Discussion in 'Error Coins' started by Wagnasty87, Aug 3, 2021.
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True doubling occurs during die manufacturing. There are processes and inspections to make sure that defective products don't make it to production (although some still do)
MD is due caused by a normal die moving slightly during striking. The mint is a high speed, high volume operation where time = $$ (both figuratively and literally). Nuts and bolts can loosen or break, changeovers may not be tightened to spec, Wear and tear, etc. Thousands or tens of thousands may be struck before a technician notices a problem. Go through a roll or two and your bound to find some MD or DDD coins. When you can get as many as you want for face value, why pay extra.
Because true doubling is on the die and can strike thousands of planchets, it is a variety not an error.
So it happens during the minting process, and yet it still isn't called a mint error? How does that work?
It is very common so it doesn't add any additional value. There's nothing wrong with collecting them, just don't get upset if others don't share your enthusiasm. IMO, there is a big difference between collecting something you find interesting, and insisting that it should be called an error to add monetary value.
From Wexler's Doubled die site
As we indicated before, this form of doubling is extremely common with numerous examples being produced on all denominations every year. Most serious doubled die collectors view this type of doubling as a form of damage to the coin rather than a collectible form of doubling. We are not saying that you cannot collect this form of doubling, if you are interested in it. Rather, we are saying that you should know the difference between the two forms of doubling and label them properly. Knowing that mechanical doubling is an extremely common form of doubling you also need to be very realistic about any values that are assigned to coins with this common form of doubling.
You can also check out this link
@Wagnasty87 I have to assume, since you've been a member here for over three years, that you are a casual coin collector. As such, I can see why you would ask the question you did. The links, along with many others, would help educate you to the many different types of "doubling" so keep asking your questions, but do some reading and a little research so you become more experienced. Just a suggestion if you are interested in continuing collecting.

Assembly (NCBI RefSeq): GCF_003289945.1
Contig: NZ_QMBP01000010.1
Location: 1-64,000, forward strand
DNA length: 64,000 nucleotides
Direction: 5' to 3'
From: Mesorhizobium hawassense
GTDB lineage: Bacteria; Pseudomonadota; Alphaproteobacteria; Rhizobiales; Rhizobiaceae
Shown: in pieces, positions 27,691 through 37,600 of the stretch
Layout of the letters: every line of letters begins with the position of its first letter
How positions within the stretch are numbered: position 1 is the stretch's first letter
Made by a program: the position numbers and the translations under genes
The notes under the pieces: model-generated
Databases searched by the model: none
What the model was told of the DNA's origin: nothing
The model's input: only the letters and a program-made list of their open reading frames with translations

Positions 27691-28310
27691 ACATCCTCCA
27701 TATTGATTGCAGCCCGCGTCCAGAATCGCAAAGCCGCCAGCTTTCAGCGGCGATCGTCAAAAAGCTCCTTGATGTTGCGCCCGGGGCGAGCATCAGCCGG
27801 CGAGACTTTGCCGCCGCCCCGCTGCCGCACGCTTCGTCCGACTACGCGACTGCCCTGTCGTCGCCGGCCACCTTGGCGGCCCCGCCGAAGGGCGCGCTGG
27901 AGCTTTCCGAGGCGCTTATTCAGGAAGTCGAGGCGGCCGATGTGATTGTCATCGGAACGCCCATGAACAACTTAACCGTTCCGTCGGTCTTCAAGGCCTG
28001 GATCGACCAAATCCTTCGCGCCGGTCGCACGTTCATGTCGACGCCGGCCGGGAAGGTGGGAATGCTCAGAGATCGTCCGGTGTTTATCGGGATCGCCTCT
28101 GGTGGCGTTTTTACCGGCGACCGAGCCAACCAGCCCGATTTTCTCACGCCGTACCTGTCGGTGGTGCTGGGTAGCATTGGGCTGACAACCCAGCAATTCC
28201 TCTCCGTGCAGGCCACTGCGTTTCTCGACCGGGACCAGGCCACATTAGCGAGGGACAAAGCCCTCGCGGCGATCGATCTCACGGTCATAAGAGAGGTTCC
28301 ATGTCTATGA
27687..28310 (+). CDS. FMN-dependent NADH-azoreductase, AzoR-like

Will do MM.. Thanks..
No, that's not what I'm asking. I don't care about collecting them or their value. I'm wanting to know, since it's done at the mint, why isn't it considered a mint error?
An error in general terms is something that occurs once, broadstrike, capped die etc. Machine doubling can happen to thousands of coins until it is noticed and the loose die tightened up. Because of the amount of times it happens to all types of coins and denominations, it simply is dismissed as an error even though, in strictly technical terms, it is one.
Thanks! That's exactly what I wanted to pin down.
Machine doubling is a mint error, and anyone saying it isn't is missing the nuances of the term. Yes it's an error, it's just a "NAV" (No Added Value) error.
Collectors do not find Machine doubling, and a whole host of other occurrences at the mint that would be technically and documentally "mint errors", as valued, and they won't pay a premium to add them to their collection, Most just will dismiss it as "not an error" rather than explain it, it is a mint error, it's just not going to get you any money above the value of the coin is all.
There are even true doubled dies, that occurred on a master die and as so got passed to the working hubs, and then the working dies. The majority of that years mintage was struck with the doubling. they are so common that they fall into the "NAV" category also.
The 1944 Washington quarter is like this, for all 3 mints of that year. doubled die under the nostril and under the ear of george washington on the obverse.
There's also another on the 1972 Lincoln cent.
there's plenty of "mint errors" that are listed in error reference catalogs that nobody finds value to them in the hobby and it doesn't add value to the price of a coin. machine Doubling is one of them. A doubled die, should be on the working die, and every coin struck with that die, has the same exact doubling. if it's one of the working hubs, it's going to be on more of the dies, and if it's on the master die, it's going to be on all the working hubs, and all the working dies.
collectors like them repeatable with examples, like on a die run, or even dies made from one working hub where it would be more common than just a single working die. but when it becomes too much, then it just becomes the way they made coins that year and there's no added value to the variety. LOL
With machine doubling, the die is loose or not set quite right, or it bounces on the strike, the cause varies, but it isn't on the die itself, it will vary from coin to coin on the appearance on the coins.
on a "doubled die" (literally meaning the doubling is on the die), it's going to look the same for every coin struck with that die until it's retired.
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